If you explain what you consider "pseudo-scientific dogmas" in the theory of evolution, maybe someone here could better explain those parts of the theory to you. I am fairly well versed in it, and I am not aware of any pseudo-scientific dogmas within.

Quote:
I also support religion, for their motives are pure, and teaches moral values somehow lost by a culture supporting evolution.


Do you live in the US, like I do? If so, the vast majority of people in our culture do NOT believe evolution is valid, and do NOT really understand evolution or most other scientific theories. If you see moral decay around you, consider other reasons.
_________________________
When fascism comes to America, it will be wrapped in the flag and carrying the cross."
--S. Lewis

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#22092 - 06/14/07 08:38 PM Re: About Science [Re: soilguy]
redewenur Offline
Megastar

Registered: 02/14/07
Posts: 1840
Tim, you refer to science "with its sprinkled pseudo-scientific dogmas". There is pseudoscience out there, and it gives real science a bad name. It's usually easy to spot - there are tips on several websites explaining how a non-scientist can recognise it. The best solution to any doubts we may have about evolution, for example, is to study the theory in depth. That doesn't mean "go get a PhD", it just means learning enough to know why decades of intensive research by many thousands of dedicated research scientists in various specialist fields has lead them to their unanimous conclusion.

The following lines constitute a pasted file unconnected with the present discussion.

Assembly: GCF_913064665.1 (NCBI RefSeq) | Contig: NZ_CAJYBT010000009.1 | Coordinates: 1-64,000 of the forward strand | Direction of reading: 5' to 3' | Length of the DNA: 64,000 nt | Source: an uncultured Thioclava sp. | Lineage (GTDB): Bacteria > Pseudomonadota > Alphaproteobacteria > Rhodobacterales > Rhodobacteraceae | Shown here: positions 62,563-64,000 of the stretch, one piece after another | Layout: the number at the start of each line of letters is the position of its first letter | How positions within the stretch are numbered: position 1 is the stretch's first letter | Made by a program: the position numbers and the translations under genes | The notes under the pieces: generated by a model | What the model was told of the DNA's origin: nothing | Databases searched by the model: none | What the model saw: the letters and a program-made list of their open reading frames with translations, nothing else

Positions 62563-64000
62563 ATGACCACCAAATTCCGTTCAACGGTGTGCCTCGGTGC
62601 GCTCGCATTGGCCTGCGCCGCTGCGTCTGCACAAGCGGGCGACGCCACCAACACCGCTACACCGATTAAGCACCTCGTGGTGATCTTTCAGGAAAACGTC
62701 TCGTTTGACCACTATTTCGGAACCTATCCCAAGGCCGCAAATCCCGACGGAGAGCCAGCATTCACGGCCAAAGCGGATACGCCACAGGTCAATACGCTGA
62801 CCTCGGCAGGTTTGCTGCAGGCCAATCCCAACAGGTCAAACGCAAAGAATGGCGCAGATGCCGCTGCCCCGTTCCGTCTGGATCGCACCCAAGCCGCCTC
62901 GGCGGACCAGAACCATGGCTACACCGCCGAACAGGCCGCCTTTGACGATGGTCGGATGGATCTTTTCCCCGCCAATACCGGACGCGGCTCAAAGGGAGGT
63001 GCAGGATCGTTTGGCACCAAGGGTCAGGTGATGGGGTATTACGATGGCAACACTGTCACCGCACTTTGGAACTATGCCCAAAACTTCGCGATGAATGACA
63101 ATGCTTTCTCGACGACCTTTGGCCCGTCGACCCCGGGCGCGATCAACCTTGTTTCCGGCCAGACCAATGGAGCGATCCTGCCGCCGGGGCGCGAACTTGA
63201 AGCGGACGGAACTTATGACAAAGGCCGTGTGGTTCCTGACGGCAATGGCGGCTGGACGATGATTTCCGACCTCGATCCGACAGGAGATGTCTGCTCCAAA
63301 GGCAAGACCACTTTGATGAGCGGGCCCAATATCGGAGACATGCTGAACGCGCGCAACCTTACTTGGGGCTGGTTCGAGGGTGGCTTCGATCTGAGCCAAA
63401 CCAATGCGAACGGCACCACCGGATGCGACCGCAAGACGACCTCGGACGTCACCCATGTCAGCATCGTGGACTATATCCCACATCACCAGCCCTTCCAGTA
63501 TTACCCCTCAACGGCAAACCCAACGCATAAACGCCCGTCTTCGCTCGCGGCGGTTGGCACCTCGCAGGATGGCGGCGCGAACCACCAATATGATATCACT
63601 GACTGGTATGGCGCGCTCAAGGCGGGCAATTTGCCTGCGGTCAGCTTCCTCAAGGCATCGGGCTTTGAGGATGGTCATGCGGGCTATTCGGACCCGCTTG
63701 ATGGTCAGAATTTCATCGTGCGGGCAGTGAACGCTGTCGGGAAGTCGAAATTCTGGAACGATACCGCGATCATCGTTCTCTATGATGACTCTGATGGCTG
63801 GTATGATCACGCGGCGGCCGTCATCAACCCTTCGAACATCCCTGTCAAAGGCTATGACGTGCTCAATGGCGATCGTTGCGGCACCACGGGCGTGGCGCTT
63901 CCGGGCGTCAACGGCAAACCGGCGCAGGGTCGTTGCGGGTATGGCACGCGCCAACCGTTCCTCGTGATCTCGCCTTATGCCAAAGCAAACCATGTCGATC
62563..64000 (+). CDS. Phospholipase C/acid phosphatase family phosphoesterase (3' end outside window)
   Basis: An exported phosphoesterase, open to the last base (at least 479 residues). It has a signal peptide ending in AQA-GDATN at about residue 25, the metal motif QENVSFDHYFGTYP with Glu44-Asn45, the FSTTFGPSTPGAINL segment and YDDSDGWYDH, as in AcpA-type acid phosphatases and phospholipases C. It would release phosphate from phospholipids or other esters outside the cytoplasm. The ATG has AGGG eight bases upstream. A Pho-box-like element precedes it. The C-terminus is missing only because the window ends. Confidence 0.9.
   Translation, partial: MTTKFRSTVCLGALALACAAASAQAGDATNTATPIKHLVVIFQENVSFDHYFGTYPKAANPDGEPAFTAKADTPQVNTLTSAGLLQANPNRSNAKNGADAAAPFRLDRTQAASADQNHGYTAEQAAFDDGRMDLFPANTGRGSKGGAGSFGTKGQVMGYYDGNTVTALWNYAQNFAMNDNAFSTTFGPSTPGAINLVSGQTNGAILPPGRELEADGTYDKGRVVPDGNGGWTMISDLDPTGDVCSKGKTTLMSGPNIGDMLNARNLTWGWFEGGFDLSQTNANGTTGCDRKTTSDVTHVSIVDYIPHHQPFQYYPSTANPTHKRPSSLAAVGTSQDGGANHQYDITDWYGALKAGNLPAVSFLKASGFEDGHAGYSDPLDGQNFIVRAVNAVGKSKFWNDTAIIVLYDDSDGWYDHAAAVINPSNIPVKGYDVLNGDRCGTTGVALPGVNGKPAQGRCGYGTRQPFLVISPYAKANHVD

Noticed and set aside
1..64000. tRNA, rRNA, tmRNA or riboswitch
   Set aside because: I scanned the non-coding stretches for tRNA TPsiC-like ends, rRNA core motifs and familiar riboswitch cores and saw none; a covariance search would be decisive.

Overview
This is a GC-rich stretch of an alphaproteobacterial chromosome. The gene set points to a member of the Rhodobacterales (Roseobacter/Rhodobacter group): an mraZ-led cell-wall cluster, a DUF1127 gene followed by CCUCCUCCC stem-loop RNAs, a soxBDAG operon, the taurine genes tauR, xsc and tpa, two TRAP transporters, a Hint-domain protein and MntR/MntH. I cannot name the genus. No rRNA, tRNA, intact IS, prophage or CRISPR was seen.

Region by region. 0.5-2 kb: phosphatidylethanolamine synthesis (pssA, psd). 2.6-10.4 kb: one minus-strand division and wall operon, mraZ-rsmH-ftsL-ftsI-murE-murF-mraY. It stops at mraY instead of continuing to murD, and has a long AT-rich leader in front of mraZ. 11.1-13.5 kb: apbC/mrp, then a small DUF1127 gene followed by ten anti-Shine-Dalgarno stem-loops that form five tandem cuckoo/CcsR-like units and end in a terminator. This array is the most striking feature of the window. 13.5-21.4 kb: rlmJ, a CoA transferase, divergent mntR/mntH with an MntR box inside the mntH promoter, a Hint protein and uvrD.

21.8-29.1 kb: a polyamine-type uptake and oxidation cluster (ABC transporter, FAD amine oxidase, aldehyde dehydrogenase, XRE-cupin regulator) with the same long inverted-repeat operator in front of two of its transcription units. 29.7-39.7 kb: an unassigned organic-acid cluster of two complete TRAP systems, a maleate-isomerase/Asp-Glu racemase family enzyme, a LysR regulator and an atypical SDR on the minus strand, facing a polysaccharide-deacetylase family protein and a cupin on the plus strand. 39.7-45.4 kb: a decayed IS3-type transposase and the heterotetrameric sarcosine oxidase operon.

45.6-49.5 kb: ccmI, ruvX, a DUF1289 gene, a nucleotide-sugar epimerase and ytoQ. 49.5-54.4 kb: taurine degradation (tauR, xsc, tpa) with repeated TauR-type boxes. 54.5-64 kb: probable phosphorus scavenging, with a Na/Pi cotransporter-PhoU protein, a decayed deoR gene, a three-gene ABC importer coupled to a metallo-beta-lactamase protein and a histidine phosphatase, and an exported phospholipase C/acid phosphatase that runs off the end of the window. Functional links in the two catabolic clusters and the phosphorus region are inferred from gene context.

If children are told that the moon is made of cheese, sooner or later they will acquire new facts that cast doubt on that. They'll be able to piece together the many new facts they have about the world and draw a more rational conclusion. The children's original belief that the moon was made of cheese was reasonable because that's what they were told, and children have a strong tendency to believe what they are told. In order to see through the fallacy, they had to learn more facts, and to use their reason and intelligence to assemble those facts into a coherent 'reality'. What they do, unknowingly, is to apply the scientific method. Sometimes, children are not encouraged to do that - they are encouraged to believe that only faith and religious dogma can provide a true understanding of physical reality.

Unfortunately, there are many people for whom the "scientific method" is nothing more than meaningless jargon. Some still deny that men have walked on the moon - they insist that it's all a nasty conspiracy. Likewise, in the face of staggering evidence that amounts to nothing less than proof, many people adamantly insist that evolution does not and cannot happen. None of those people are scientists, and all of them demonstrate ignorance of the scientific method. That is to say, that they do not assemble the facts and draw conclusions from them. They assemble their dogmatic convictions, and see what facts they can find to fit them; any facts that don't fit are discarded.